Why nitpick over such terms? Because meaning matters folks. And our understanding of these things will determine how we live our lives. Those who think church is just listening to a sermon are not only an ocean’s distance from the Biblical meaning of God’s household (Ephesians 2:19), but they are very close to robbing themselves and the local church of the rich blessings and fruit God intends to produce through their presence and their participation. Both are vital, neither can be virtual.

For part two of The Virtual Church series, click on this link “The Virtual Pastor.” Or in the meantime just give the subject some thought. What do uThink about the direction modern life is taking the church?

Advertisements

4 responses to “The Virtual Church, Part One: Where is Modern Technology Leading the Church?

  1. Oh my goodness Mark this is so so so true. We see it all the time and how traigc it is. We haave all become so passive and insensitive to the sensitivity of God. Thank you for remind us all. I am heavy hearated to read this and need to repent of my own passiveness on so many levels. Thank you for this article.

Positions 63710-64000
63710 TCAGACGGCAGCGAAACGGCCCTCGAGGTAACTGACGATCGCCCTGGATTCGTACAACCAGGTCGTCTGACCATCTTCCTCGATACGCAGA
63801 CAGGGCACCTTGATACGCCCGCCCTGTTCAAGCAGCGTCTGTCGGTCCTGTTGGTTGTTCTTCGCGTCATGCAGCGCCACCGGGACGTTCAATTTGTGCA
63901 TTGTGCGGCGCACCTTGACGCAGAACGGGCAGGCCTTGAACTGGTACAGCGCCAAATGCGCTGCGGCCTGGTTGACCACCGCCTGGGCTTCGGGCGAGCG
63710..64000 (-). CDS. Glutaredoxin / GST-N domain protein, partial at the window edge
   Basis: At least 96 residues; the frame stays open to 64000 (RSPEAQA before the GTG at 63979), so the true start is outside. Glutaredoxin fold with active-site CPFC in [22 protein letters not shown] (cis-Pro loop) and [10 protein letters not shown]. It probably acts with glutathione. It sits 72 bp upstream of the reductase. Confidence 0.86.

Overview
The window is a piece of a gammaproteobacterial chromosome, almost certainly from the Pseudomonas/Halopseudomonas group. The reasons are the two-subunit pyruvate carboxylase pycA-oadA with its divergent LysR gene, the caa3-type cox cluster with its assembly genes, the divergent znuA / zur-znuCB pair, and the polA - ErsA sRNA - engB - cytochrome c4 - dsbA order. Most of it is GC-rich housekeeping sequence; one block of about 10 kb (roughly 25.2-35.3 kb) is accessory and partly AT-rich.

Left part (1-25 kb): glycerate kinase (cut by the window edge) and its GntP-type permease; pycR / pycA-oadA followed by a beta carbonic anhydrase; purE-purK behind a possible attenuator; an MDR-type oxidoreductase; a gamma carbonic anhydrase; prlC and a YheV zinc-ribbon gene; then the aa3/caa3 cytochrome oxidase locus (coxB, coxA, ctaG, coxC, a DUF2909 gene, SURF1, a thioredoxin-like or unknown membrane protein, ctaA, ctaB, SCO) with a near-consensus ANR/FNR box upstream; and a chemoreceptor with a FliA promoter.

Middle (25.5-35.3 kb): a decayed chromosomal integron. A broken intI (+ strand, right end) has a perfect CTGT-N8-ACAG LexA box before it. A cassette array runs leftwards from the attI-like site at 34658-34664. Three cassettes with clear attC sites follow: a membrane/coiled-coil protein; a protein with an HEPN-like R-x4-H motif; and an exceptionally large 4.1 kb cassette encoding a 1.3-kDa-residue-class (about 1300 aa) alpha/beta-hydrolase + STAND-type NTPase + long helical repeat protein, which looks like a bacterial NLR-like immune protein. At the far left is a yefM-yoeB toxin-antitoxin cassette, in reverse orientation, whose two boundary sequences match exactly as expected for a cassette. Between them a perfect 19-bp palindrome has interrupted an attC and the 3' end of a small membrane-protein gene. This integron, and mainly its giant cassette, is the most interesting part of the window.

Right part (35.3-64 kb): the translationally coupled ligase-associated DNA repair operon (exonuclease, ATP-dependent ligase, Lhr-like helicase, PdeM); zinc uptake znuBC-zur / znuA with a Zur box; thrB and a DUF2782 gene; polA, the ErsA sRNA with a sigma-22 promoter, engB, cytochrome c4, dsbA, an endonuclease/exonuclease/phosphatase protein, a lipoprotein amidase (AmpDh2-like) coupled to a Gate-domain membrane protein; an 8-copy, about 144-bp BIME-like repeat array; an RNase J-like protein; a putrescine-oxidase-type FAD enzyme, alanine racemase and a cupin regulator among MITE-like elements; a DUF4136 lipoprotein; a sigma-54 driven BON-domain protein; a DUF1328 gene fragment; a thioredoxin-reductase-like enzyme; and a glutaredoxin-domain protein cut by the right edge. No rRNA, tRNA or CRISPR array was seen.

2. My first year located in a remote town of Hungary, I was very grateful for the cassette tapes sent by my church in the states so that I’d have sermons in English. But still it was with my teammate that we listened to those tapes, discussed what we’d learned afterwards, and then prayed together. So we had what we called our English Church. However, when I moved to a suburb of Budapest, about an hour from Calvary Chapel, I was often too lazy to go. And then I got into the habit of not going at all. I fell back on my cassette tapes, but this time I started listening to them alone. It wasn’t until I made myself make the journey into town to join the body of believers in worship, hearing the Word of God, prayer, and fellowship that I realized how much I’d missed for a couple of years. I had been reading my Bible, listening to those tapes, and praying, but I hadn’t been meeting with believers as we are meant to do. The church indeed is the body of believers. “Virtual” is NOT the real thing. It’s ok for a temporary help, but it’s no permanent replacement for the real thing. And I want the real thing.

  3. Pingback: The Virtual Pastor: Following a person, or a personality? « Welcome to uThinkology

  4. Pingback: A voice crying in the Wordpress, or at least wanting to! « Welcome to uThinkology

Leave a Reply

Fill in your details below or click an icon to log in:

WordPress.com Logo

You are commenting using your WordPress.com account. Log Out / Change )

Twitter picture

You are commenting using your Twitter account. Log Out / Change )

Facebook photo

You are commenting using your Facebook account. Log Out / Change )

Google+ photo

You are commenting using your Google+ account. Log Out / Change )

Connecting to %s